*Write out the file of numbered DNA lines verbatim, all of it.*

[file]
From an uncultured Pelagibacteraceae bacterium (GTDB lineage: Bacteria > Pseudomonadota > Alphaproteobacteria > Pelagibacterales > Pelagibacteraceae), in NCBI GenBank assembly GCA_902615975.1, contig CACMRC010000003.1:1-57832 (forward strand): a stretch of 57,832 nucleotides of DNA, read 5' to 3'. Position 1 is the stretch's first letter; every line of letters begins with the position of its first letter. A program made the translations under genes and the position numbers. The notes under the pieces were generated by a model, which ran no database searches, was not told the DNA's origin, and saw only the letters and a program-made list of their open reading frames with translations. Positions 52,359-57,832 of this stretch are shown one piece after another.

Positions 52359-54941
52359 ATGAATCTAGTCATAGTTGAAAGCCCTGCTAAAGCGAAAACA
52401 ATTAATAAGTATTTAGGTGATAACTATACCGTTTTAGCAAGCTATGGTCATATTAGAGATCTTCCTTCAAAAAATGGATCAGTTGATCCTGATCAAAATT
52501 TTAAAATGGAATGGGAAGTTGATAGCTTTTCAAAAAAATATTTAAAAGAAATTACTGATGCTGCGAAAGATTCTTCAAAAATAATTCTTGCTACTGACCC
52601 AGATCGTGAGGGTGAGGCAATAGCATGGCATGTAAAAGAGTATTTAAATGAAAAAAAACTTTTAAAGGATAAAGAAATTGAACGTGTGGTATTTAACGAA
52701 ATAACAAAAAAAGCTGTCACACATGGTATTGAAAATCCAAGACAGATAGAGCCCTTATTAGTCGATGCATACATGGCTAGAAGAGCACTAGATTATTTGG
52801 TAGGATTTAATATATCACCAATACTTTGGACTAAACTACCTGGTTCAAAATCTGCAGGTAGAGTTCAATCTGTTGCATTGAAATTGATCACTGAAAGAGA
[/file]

From an uncultured Pelagibacteraceae bacterium (GTDB lineage: Bacteria > Pseudomonadota > Alphaproteobacteria > Pelagibacterales > Pelagibacteraceae), in NCBI GenBank assembly GCA_902615975.1, contig CACMRC010000003.1:1-57832 (forward strand): a stretch of 57,832 nucleotides of DNA, read 5' to 3'. Position 1 is the stretch's first letter; every line of letters begins with the position of its first letter. A program made the translations under genes and the position numbers. The notes under the pieces were generated by a model, which ran no database searches, was not told the DNA's origin, and saw only the letters and a program-made list of their open reading frames with translations. Positions 52,359-57,832 of this stretch are shown one piece after another.

Positions 52359-54941
52359 ATGAATCTAGTCATAGTTGAAAGCCCTGCTAAAGCGAAAACA
52401 ATTAATAAGTATTTAGGTGATAACTATACCGTTTTAGCAAGCTATGGTCATATTAGAGATCTTCCTTCAAAAAATGGATCAGTTGATCCTGATCAAAATT
52501 TTAAAATGGAATGGGAAGTTGATAGCTTTTCAAAAAAATATTTAAAAGAAATTACTGATGCTGCGAAAGATTCTTCAAAAATAATTCTTGCTACTGACCC
52601 AGATCGTGAGGGTGAGGCAATAGCATGGCATGTAAAAGAGTATTTAAATGAAAAAAAACTTTTAAAGGATAAAGAAATTGAACGTGTGGTATTTAACGAA
52701 ATAACAAAAAAAGCTGTCACACATGGTATTGAAAATCCAAGACAGATAGAGCCCTTATTAGTCGATGCATACATGGCTAGAAGAGCACTAGATTATTTGG
52801 TAGGATTTAATATATCACCAATACTTTGGACTAAACTACCTGGTTCAAAATCTGCAGGTAGAGTTCAATCTGTTGCATTGAAATTGATCACTGAAAGAGA